In a healthy person, beta cells in the pancreas secrete vital insulin, which in turn regulates blood-sugar levels. But for sufferers of type 1 diabetes, this process breaks down along the way, requiring them to administer finger-prick blood tests to keep tabs on their insulin levels and inject the hormone as required.

For years, scientists have been exploring better ways to keep the condition in check. These have included implanting beta cells, tracking glucose levels through contact lenses and ways insulin can be delivered via a capsule rather than a needle. But perhaps the most attractive solution is what is known as a closed-loop system, which seeks to automate both monitoring and administration of insulin to dramatically reduce the burden on the user.

Sep 29, 2016

Fund Medical Research to End Age-Related Disease

Posted by in categories: biotech/medical, food, health, life extension, transportation

Please sign this petition to the NIH to help get more funding for aging research.


Every year about two million Americans die of illnesses doctors cannot cure. Cancer afflicts 50% of men and 30% of women. Five hundred and ninety five thousand Americans will die of cancer this year. Millions get heart diseases, strokes, etc. Every year 1,612,552 Americans die of the top 8 illnesses that doctors are unable to cure. Over a 30-year period, 48,376,560 United States citizens will die of the top 8 illnesses. Let us not forget other disabling and potentially curable illnesses. How much is it worth to save them? We have the resources and opportunity to cure age-related disease.

History has shown that medical research actually saves money. We now spend three trillion two hundred billion dollars yearly for health care. The health care expenditures will increase as our population grows with more senior citizens.

Continue reading “Fund Medical Research to End Age-Related Disease” »

Sep 27, 2016

Researchers May Have Found A Possible Cure For Crohn’s Disease

Posted by in categories: biotech/medical, genetics, health

Crohn’s Disease is a legendarily difficult disease to not only identify but to treat or cure. The disease affects the intestines and digestive tract, stemming from bacteria in those areas building up and leading to serious side effects. It affects more than half a million people in the United States and is brutal – with the possibility of diarrhea, weight loss, fatigue, ulcers, malnutrition, and eventually colon cancer, liver disease or osteoporosis.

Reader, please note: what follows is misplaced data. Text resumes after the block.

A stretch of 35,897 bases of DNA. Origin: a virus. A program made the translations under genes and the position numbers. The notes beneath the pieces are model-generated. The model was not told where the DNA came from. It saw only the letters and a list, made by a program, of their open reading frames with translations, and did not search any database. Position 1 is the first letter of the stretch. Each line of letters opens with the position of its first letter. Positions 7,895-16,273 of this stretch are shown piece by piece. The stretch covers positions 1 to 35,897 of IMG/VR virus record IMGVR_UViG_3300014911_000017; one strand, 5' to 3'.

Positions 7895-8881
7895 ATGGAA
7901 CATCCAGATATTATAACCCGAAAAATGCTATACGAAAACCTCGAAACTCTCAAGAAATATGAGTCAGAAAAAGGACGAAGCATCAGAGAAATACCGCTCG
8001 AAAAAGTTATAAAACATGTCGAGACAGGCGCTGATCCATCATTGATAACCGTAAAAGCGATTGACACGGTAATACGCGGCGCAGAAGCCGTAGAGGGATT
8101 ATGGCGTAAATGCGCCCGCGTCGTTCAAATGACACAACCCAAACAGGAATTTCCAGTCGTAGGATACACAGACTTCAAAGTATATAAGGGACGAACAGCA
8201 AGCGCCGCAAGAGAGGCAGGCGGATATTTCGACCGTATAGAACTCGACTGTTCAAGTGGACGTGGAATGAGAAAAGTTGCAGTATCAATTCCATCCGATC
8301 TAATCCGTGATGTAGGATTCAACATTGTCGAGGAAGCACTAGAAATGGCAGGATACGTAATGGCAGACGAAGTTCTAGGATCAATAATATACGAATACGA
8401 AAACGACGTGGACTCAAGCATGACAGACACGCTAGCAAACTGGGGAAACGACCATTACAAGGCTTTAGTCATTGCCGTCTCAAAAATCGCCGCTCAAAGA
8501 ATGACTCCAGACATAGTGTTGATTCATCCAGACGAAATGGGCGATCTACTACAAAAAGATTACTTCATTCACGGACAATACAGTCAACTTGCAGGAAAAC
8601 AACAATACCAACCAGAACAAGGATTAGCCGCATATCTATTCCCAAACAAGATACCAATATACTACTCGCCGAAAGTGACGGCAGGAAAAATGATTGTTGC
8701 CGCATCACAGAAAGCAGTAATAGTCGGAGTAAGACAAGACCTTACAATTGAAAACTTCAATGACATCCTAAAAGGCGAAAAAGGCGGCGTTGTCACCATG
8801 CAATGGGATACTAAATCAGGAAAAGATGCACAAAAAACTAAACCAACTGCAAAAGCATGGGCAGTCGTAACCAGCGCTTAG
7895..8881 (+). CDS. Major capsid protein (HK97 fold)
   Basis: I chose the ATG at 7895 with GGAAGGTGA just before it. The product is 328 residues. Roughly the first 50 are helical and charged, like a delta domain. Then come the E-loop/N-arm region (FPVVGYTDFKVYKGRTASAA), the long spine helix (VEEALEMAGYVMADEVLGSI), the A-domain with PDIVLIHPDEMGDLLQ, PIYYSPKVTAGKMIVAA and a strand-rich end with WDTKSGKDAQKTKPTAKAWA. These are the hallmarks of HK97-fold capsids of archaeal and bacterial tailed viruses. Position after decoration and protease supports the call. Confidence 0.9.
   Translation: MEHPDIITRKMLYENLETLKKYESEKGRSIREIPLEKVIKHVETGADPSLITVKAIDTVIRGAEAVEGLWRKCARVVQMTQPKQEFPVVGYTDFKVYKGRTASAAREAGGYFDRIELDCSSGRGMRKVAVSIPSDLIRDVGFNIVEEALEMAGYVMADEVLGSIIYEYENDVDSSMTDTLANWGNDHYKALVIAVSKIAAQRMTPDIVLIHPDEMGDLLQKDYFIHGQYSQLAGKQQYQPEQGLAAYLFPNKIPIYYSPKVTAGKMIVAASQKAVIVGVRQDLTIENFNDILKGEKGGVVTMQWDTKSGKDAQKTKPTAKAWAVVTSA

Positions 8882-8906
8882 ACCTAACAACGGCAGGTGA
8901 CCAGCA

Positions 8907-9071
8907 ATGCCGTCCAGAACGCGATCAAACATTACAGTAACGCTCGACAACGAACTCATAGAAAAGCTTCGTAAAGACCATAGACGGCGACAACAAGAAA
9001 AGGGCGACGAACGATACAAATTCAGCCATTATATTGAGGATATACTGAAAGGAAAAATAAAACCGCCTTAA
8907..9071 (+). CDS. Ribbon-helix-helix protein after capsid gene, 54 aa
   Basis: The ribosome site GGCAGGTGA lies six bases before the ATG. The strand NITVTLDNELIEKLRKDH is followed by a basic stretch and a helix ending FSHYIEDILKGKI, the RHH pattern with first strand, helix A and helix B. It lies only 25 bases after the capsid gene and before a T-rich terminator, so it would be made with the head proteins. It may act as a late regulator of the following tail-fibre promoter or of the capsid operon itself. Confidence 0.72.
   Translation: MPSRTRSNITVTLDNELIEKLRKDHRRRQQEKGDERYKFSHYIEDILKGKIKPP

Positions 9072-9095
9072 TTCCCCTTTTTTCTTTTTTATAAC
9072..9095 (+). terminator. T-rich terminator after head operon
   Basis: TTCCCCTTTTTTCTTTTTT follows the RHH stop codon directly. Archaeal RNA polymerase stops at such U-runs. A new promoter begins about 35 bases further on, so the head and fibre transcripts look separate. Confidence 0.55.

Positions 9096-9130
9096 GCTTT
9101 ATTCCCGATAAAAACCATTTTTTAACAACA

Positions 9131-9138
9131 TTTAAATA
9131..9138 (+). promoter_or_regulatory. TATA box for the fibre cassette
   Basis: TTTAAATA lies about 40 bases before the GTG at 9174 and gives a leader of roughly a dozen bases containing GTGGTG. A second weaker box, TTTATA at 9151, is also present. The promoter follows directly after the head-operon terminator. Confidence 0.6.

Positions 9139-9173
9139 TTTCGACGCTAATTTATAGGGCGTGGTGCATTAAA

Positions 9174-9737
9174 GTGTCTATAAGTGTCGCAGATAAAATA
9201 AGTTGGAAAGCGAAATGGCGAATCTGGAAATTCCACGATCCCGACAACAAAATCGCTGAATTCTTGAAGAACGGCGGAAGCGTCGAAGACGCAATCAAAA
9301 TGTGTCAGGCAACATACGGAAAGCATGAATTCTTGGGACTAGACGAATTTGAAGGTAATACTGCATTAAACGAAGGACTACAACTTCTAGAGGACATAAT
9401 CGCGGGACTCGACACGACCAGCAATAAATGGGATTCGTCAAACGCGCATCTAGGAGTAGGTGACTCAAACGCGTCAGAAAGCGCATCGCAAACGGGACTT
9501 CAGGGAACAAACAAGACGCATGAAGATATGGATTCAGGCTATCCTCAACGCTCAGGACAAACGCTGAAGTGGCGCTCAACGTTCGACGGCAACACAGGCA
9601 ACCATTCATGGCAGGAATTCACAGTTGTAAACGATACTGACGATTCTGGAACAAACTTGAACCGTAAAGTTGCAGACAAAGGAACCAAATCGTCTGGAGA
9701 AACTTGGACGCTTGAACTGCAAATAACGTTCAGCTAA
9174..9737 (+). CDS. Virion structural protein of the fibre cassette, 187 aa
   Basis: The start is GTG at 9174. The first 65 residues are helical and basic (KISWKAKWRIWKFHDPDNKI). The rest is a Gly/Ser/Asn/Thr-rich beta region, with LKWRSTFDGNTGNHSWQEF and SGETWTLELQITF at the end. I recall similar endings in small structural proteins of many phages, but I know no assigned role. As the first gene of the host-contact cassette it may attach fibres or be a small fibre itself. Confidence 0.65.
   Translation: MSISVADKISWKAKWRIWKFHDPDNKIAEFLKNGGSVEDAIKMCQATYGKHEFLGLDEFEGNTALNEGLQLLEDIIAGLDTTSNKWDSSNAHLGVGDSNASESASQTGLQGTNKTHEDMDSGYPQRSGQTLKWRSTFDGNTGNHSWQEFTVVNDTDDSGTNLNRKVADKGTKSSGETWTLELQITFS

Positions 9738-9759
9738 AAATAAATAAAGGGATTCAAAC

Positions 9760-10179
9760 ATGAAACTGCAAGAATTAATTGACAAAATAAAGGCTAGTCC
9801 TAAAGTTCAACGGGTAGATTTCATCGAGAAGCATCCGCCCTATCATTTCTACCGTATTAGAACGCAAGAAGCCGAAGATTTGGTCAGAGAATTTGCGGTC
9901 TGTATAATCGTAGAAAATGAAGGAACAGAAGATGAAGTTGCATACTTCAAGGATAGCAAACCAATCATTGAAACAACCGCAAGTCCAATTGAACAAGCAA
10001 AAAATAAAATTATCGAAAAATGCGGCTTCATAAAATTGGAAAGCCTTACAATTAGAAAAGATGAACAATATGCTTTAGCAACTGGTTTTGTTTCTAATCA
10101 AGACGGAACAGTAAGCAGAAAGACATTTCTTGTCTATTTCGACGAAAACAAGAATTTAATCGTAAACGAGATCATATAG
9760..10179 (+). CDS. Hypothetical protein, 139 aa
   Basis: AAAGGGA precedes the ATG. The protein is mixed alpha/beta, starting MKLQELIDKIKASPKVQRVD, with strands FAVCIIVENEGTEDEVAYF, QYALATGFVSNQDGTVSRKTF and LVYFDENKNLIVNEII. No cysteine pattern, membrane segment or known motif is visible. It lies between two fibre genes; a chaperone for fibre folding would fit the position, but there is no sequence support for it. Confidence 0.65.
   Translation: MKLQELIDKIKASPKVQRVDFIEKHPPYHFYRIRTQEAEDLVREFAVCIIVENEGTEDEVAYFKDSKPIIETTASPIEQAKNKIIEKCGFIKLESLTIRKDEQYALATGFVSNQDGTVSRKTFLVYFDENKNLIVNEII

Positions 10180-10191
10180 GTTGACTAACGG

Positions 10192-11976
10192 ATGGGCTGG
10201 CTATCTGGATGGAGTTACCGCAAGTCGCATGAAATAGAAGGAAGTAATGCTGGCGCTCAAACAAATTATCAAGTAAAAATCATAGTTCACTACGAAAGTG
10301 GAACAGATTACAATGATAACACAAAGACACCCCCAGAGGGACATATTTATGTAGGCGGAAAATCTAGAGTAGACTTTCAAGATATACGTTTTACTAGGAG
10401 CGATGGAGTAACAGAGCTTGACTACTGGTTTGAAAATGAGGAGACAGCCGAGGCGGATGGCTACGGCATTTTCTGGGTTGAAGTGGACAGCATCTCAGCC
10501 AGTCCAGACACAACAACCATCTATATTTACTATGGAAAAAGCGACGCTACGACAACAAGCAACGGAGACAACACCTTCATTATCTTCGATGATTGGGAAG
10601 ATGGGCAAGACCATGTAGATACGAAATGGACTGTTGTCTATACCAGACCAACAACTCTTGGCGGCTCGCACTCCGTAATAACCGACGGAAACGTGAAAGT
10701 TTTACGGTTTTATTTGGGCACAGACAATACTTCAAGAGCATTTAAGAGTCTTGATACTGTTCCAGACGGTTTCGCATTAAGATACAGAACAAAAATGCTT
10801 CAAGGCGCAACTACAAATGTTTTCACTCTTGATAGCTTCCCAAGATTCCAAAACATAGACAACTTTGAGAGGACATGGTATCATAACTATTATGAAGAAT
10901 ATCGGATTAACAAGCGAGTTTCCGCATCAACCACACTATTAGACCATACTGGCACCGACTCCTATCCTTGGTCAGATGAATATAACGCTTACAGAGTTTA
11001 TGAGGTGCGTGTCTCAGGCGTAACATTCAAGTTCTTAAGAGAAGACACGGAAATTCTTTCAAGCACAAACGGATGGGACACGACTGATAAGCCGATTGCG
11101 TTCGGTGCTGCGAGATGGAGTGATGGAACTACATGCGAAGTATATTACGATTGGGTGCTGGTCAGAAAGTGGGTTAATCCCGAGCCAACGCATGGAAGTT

Treatment is limited, with the current best options being medicine to limit inflammation and prevent symptoms. There is no complete cure, only efforts to make life as comfortable and normal as possible for those afflicted. Without a specific target at which to aim some sort of treatment, the options for permanently reducing or removing symptoms and health risks are few and far between. Before now, the only thing scientists thought they knew about the disease’s cause was that E Coli was involved.

However, recent studies have led researches to believe that they have narrowed down other bacteria that contributes to the onset and ongoing symptoms of Crohn’s. Experts at the Center for Medical Mycology at Case Western Reserve and University Hospitals Cleveland Medical Center (wow, is that a mouthful!) think they have pinpointed two additional bacterial strains that contribute to the disease. They studied a cross section of people – those with the disease, those with the disease whose family members did not have it, and those without it – to attempt to identify common details in their biological tests. Such a diverse group of subjects is required not only due to the importance of adhering to the scientific method but because Crohn’s can be caused by genetics and environmental factors.

Sep 27, 2016

For Instant Biomanufacturing, Just Add Water

Posted by in category: biotech/medical

Freeze-dried cellular components can be rehydrated to enable on-demand, portable biomanufacturing.

Sep 27, 2016

First ‘three person baby’ born using new method

Posted by in categories: biotech/medical, genetics

The five-month-old boy has the usual DNA from his mum and dad, plus a tiny bit of genetic code from a donor.

US doctors took the unprecedented step to ensure the baby boy would be free of a genetic condition that his Jordanian mother carries in her genes.

Sep 27, 2016

World’s First Baby Born With DNA From Three Parents

Posted by in categories: biotech/medical, genetics, transhumanism

In a world first, a baby has been born with DNA from three biological parents.

Five-month-old Abrahim Hassan’s Jordanian parents, Ibtisam Shaban and Mahmoud Hassan, were treated by a U.S. team based in Mexico using a controversial technique that allows parents with rare genetic mutations to have healthy babies, the New Scientist reports.